"American Epic," a new musical documentary series beginning Tuesday on PBS, comes with some big names attached: much-advertised executive producers Jack White, T Bone Burnett and Robert Redford, who also narrates.
It's helpful in the documentary world to have celebrity endorsements — writer-director Bernard MacMahon is not a name to reckon with — but they are not the point, and happily they do not get underfoot. The series' strength lies with less starry legends.
MacMahon's subject is the moment, in the mid-1920s, when the record business turned its attention to the country's regional music — poor people's music mostly, passed from player to player and then from generation to generation. (Some of the inheritors, like Robert Lockwood Jr., who learned from his uncle, Robert Johnson, are onscreen.)
Along with the people who made the music, MacMahon is interested in the figures, representatives of big-city record companies, who traveled the country to find them, set up shop where convenient and recorded them. In doing so, they created a kind of audio bible, an encyclopedia of American vernacular self-expression and, for its audience, self-perception.
That this was a commercial and not merely a musicological enterprise is not incidental; musicians got paid, and some got famous, and in getting famous carved new paths for the music to take, reaching an audience otherwise out of earshot. Find the music, says White, "and the next step is to figure out how can we … make money off of it. … Then happy accidents start happening."
The Carter Family and their date with destiny in Bristol, Tenn., is where MacMahon's story begins, but his structure is loose and he lets the music make his points. (There are no critical voices here; musicians and family members, alongside Redford's narration, carry the tale.)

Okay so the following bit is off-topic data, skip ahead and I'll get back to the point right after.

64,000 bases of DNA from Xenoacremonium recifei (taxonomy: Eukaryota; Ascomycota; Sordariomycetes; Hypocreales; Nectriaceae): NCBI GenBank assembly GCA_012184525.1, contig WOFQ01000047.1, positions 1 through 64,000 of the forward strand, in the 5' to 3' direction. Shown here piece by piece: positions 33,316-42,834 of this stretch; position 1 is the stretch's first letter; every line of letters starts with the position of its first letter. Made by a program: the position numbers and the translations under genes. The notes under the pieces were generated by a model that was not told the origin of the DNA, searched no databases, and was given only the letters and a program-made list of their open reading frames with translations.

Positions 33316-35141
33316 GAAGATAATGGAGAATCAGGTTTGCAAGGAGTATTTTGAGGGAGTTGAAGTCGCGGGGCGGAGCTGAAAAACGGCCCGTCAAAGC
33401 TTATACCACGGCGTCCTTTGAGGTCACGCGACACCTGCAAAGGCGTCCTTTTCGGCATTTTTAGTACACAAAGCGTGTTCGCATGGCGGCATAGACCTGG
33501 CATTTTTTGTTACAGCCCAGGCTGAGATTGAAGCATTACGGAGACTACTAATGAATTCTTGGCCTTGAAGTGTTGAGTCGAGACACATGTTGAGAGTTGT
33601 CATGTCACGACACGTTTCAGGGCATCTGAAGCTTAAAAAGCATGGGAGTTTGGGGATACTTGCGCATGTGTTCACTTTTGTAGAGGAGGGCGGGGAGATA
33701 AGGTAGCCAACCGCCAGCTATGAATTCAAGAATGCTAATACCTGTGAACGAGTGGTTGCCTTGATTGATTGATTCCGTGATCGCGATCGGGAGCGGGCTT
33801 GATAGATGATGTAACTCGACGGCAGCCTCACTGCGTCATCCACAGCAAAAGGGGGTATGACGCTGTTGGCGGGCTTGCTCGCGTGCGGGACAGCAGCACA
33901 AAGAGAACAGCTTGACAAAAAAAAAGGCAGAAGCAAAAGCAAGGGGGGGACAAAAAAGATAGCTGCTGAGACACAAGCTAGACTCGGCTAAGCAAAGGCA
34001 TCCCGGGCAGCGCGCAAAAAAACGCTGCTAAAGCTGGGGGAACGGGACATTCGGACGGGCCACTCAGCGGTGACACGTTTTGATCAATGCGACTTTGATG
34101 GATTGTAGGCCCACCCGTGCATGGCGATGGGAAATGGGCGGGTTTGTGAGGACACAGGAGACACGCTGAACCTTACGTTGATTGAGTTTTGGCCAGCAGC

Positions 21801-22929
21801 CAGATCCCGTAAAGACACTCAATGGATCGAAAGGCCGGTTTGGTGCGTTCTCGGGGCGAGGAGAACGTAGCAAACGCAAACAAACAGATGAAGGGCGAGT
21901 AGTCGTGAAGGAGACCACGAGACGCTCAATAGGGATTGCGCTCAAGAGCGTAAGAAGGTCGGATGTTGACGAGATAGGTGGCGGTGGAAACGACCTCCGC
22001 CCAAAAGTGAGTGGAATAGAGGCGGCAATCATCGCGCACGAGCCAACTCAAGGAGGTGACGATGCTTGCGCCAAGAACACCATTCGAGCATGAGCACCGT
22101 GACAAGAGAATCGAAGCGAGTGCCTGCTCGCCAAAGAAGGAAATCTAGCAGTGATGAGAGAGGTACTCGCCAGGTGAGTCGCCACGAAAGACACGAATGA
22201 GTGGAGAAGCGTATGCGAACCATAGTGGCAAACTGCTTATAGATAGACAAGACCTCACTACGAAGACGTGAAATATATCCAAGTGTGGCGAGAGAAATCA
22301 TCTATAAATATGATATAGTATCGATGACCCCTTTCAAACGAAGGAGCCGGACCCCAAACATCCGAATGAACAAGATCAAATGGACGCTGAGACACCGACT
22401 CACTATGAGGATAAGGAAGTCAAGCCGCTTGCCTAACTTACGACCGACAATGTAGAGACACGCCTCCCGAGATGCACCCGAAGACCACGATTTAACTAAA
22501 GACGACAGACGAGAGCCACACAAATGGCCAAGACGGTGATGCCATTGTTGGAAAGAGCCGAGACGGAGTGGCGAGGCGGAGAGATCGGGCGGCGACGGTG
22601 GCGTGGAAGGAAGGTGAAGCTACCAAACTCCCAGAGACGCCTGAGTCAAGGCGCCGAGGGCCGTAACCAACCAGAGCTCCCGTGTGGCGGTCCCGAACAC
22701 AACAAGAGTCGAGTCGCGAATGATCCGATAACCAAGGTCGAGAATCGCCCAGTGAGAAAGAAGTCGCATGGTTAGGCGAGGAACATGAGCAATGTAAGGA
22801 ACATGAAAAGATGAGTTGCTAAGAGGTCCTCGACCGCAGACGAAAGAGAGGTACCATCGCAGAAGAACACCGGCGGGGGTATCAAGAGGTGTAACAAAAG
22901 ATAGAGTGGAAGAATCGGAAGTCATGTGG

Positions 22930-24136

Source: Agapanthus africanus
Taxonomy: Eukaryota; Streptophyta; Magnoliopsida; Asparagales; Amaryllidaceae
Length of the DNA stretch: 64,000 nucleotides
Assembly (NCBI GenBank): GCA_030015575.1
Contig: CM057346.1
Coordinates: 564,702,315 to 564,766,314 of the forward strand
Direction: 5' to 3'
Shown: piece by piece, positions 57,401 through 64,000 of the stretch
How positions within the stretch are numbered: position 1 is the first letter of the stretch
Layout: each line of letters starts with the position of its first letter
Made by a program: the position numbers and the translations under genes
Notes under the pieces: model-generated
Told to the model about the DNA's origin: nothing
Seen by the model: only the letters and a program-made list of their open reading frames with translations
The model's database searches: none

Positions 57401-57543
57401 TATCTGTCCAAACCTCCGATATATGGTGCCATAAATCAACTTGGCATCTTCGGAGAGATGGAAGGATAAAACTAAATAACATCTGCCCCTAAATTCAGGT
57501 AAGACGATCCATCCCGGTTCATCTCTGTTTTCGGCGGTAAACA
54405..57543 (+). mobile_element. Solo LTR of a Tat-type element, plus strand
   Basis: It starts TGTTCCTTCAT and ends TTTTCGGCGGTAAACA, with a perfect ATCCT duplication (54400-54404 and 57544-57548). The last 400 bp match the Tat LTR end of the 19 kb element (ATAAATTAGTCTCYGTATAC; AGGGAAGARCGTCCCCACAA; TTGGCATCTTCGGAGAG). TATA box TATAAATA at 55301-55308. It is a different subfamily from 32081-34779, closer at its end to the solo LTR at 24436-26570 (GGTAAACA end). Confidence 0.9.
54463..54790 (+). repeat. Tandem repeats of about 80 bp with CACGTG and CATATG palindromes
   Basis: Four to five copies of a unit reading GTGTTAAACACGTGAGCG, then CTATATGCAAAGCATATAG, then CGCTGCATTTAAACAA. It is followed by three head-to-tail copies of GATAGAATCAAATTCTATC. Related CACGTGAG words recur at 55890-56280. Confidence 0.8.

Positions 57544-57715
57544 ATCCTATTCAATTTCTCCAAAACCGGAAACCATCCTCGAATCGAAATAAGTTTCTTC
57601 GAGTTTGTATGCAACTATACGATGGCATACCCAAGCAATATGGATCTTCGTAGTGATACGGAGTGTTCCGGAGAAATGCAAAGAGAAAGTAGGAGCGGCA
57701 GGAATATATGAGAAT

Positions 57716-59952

Although the episodes, called "The Big Bang," "Blood and Soil" and "Out of Many, One" have some vaguely discernible structure, the overall effect is, not unpleasantly, of a random ramble through the overlapping patchwork of American roots music, from artist to artist and culture to culture, from hollow to field, from street to church, from desert to bayou.
Along the way we meet — through records, photos, sometimes video clips — Lydia Mendoza, MIssissippi John Hurt, the Memphis Jug Band, Big Chief Henry's Indian String Band, steel guitar inventor Joseph Kekuku and influential Cajun accordionist Amédée Breaux, who once won a competition by playing while strolling overhead among the building's rafters.
Technology and art have always gone together — you can't paint a picture before you figure out how to make paint — and what we hear is inextricably a product of the machines that have been invented to record it. With each new technology, of course, something is lost as something is gained, which spurs new generations to go in search of it.
That's the animating principle behind the series' companion piece, or culmination, "The American Epic Sessions," in which contemporary artists — including producers White and Burnett, Nas, Beck, Elton John, Taj Mahal, Los Lobos and Alabama Shakes — record direct-to-disc on the sort of machine that would have been used 90 years ago. (It runs by pendulum.)
It's a bit of a stunt, if not uninteresting or unenjoyable. But the series is more valuable for showing history than it is for re-creating it and for the useful reminder that there is more to life than the noise coming from our capitals and cable news. Music may not save the world, but it unites us anyway. It can still knock holes in our prejudices, making way for open hearts and willing spirits. I don't mind telling you I got a little emotional watching this series, and you might too.
Follow Robert Lloyd on Twitter @LATimesTVLloyd